Cannabis News Update October 12, 2020
Today in the world of cannabis: Today in the world of cannabis: With the November election in the U.S. getting closer, it’s time for a cannabis legalization roundup! We’re checking in with voters in Arizona, Maine, and Vermont, the latest state to legalize recreational cannabis.
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First up: According to a Suffolk University/USA TODAY Network live-interview poll of 500 Arizonans taken at the end of last month, voters are in favor of recreational cannabis legalization in the state.
A report from AZ Central shows that 45.6% of likely voters support Proposition 207, while 34.2% are opposed and 19% are undecided.
Prop 207, or the Smart and Safe Arizona Act, would permit the possession of up to an ounce of cannabis for adult use. The bill would also expunge the records of those previously convicted of cannabis-related crimes and offer 26 retail licenses to business owners who have been historically disadvantaged by cannabis laws.
The campaign to pass the bill has received almost all of its funding from medical cannabis dispensaries in Arizona, as well as some multi-state operators.
And next: In a report by Vox, Vermont has officially become the 11th state to legalize recreational cannabis for adult use. Republican Governor Phil Scott announced that he would allow the cannabis legalization bill to take effect.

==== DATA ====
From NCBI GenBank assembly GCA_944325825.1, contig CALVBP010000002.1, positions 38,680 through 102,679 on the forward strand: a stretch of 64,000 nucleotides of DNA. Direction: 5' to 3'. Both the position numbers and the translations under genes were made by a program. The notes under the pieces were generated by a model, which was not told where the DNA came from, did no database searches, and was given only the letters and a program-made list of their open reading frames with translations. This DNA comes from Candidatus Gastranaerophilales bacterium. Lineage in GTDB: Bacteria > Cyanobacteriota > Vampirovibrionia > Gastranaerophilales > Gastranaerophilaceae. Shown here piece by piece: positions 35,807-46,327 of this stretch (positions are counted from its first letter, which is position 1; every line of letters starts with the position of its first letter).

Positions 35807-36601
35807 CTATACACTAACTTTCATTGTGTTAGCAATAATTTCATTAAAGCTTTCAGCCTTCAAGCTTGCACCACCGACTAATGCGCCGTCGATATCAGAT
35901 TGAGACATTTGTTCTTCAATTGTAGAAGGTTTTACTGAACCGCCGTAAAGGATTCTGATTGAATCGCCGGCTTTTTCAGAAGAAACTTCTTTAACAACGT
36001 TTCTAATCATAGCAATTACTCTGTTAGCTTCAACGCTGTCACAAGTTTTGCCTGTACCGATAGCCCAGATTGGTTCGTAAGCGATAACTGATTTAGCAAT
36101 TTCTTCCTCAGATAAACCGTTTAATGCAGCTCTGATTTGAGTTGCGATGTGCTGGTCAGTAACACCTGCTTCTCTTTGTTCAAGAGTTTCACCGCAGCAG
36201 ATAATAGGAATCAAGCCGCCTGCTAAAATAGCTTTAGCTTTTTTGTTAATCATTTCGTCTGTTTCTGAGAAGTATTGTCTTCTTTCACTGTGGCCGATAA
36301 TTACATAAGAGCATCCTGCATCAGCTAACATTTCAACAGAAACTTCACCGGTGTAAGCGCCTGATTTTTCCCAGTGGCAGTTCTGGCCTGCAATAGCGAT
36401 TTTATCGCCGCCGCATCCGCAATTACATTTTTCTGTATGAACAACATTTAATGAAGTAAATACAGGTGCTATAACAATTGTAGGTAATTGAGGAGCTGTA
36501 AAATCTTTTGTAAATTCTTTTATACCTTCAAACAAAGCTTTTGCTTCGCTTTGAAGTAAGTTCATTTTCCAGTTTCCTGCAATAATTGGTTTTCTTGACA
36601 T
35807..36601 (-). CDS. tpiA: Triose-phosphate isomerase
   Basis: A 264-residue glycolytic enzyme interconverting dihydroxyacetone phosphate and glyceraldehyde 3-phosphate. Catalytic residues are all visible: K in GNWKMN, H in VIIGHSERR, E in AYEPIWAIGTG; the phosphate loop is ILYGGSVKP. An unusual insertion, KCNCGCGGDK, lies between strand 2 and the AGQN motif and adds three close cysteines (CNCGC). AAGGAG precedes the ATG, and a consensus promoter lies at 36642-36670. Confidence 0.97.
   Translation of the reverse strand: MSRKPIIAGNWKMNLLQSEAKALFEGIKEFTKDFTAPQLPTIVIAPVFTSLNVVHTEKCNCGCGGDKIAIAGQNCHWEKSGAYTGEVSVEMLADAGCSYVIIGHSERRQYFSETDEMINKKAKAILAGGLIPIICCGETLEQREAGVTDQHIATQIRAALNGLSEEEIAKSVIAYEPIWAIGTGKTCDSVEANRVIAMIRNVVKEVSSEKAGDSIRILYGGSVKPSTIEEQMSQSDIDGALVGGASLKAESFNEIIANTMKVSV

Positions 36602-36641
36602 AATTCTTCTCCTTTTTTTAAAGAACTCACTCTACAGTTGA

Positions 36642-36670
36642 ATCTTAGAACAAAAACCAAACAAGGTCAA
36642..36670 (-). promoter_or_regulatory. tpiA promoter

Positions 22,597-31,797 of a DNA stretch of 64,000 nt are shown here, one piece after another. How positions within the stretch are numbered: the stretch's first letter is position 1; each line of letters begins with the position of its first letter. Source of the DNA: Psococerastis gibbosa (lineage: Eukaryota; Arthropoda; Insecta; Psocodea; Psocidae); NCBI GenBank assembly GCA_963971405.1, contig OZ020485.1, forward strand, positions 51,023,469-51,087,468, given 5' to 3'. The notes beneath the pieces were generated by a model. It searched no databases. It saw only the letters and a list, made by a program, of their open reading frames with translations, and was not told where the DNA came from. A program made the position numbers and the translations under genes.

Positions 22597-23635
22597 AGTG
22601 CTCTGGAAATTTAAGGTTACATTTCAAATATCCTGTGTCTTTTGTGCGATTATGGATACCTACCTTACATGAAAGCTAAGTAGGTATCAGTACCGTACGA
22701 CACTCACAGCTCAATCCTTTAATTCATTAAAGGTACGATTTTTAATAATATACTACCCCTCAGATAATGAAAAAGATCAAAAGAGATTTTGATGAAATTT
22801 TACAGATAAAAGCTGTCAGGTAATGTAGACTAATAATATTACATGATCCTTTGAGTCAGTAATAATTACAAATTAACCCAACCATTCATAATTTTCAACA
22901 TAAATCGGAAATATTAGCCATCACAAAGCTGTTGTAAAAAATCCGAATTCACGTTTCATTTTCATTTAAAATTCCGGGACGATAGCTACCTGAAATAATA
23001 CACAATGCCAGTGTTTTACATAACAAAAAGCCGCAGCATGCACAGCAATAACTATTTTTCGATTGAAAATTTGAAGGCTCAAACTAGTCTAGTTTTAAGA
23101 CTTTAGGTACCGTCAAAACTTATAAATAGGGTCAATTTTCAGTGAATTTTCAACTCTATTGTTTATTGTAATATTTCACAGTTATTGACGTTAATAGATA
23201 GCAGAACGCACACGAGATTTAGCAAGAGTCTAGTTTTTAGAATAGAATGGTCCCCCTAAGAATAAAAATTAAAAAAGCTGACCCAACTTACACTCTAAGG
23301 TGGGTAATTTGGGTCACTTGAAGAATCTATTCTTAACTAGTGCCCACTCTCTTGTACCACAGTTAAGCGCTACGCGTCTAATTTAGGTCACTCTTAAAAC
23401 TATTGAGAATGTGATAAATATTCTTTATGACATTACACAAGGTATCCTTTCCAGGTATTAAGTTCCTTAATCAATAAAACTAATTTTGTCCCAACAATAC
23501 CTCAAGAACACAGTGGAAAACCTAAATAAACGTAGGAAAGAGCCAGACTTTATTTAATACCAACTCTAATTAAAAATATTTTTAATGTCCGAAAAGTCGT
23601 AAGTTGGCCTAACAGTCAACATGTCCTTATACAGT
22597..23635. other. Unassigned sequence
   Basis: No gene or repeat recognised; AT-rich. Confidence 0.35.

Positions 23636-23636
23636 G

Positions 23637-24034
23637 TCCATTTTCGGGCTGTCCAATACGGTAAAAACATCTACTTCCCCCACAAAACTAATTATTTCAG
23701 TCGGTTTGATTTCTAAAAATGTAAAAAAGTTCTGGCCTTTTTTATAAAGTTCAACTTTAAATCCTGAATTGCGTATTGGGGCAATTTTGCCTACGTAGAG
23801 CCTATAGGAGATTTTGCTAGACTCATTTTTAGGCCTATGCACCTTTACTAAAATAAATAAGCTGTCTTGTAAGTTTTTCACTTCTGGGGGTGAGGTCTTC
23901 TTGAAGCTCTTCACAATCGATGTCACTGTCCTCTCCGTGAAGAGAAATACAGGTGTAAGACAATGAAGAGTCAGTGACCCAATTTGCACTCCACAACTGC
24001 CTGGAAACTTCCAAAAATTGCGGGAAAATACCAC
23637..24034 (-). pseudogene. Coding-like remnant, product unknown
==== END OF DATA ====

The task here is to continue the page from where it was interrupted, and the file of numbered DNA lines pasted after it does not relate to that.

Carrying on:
The bill also allows for the construction of a commercialized, tax-and-regulate system, akin to those of other states. It’s worth noting that although the legislation takes effect this month, regulators have until October 2022 to begin issuing retail licenses.
In a separate bill signed by Gov. Scott, a process will be developed to efficiently expunge cannabis convictions from criminal records. Those who will receive expungements will be notified by mail.
Last up: On November 8, 2016, Maine residents voted in favor of Question 1, which legalized, taxed, and regulated cannabis similarly to alcohol.
Now, WGME 13 reports that recreational cannabis sales have finally begun in the state. Last month, state regulators began issuing the first licenses for cannabis cultivation, processing, testing, and retail sale.
Adults 21 years of age or older can now purchase up to 2.5 ounces of cannabis flower, cannabis concentrates or a mixture of products. For cannabis concentrates specifically, up to 5 grams can be purchased at one time.
With the November U.S. election rapidly approaching, voters in several states, including New Jersey and Arizona, will decide to approve or reject their own cannabis bills.